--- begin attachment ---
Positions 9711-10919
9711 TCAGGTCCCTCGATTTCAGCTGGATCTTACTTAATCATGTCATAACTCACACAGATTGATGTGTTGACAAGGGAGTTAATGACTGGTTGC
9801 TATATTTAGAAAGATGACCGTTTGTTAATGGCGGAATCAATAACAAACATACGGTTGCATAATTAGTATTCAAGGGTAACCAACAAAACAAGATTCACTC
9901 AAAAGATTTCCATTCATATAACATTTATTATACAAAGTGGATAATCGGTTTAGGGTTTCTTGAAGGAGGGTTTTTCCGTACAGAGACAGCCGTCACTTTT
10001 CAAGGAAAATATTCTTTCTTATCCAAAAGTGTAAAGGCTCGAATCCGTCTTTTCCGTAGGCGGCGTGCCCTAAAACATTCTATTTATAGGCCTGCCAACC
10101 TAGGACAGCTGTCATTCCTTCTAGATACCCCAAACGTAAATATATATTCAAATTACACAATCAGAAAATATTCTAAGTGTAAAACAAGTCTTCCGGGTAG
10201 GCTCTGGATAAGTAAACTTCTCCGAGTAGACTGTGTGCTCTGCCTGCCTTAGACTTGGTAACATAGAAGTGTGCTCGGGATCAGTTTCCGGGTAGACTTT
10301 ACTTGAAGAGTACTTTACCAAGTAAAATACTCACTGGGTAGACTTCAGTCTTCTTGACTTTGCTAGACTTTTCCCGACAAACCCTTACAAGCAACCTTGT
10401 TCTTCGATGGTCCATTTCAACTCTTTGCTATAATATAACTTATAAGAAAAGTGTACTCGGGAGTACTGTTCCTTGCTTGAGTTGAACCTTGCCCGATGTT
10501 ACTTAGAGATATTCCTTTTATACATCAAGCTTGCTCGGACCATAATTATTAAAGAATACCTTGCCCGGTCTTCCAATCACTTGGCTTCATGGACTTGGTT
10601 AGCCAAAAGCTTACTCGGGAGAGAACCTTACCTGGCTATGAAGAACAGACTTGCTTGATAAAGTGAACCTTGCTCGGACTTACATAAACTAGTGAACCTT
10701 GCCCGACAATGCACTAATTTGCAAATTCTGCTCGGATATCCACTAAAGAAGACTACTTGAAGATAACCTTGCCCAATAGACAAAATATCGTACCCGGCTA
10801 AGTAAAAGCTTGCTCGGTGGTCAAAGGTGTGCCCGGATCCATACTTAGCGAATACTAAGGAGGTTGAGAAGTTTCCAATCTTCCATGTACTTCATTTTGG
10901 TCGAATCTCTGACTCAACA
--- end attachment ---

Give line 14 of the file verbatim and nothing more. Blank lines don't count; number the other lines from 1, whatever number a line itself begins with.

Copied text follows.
10901 TCGAATCTCTGACTCAACA